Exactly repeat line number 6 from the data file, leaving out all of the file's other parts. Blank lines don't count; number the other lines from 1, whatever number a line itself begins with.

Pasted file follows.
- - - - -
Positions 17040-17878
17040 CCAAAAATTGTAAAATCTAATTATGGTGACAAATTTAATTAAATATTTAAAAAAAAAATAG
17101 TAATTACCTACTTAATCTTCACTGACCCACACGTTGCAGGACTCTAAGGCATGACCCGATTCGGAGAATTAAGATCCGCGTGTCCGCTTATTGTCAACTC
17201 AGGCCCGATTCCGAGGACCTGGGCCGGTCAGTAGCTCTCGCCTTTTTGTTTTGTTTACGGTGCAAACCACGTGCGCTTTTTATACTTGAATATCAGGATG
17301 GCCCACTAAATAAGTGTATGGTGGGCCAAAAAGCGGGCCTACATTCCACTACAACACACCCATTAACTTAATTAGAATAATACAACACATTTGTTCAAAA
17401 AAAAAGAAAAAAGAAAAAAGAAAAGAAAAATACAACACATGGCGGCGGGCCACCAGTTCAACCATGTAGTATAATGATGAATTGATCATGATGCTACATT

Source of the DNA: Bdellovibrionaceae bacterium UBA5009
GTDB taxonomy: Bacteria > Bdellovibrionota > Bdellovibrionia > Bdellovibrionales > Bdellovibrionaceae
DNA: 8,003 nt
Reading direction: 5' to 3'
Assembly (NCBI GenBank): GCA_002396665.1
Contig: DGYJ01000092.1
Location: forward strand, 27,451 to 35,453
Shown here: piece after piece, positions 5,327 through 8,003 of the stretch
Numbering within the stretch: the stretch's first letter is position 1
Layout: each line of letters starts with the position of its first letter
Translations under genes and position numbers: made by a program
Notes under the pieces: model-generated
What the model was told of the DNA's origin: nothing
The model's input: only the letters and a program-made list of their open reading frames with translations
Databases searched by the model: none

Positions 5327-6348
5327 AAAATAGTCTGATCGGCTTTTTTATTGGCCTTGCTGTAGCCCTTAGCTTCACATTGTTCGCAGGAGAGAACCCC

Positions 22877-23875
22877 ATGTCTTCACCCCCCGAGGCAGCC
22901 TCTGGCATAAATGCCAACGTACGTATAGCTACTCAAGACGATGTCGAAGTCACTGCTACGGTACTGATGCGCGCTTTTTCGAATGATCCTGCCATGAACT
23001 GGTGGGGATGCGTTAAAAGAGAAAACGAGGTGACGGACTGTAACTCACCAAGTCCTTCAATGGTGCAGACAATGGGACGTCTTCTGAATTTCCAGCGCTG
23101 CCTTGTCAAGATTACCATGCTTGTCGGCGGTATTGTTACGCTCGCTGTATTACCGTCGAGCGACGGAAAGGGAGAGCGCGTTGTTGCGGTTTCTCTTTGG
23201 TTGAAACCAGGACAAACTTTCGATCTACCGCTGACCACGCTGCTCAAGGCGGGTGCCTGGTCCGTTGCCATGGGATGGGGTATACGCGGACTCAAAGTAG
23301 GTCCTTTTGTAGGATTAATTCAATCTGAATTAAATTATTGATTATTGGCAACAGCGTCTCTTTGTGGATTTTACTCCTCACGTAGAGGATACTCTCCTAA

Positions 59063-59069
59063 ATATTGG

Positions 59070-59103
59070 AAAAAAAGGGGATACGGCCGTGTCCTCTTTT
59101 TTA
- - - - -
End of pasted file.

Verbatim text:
17401 AAAAAGAAAAAAGAAAAAAGAAAAGAAAAATACAACACATGGCGGCGGGCCACCAGTTCAACCATGTAGTATAATGATGAATTGATCATGATGCTACATT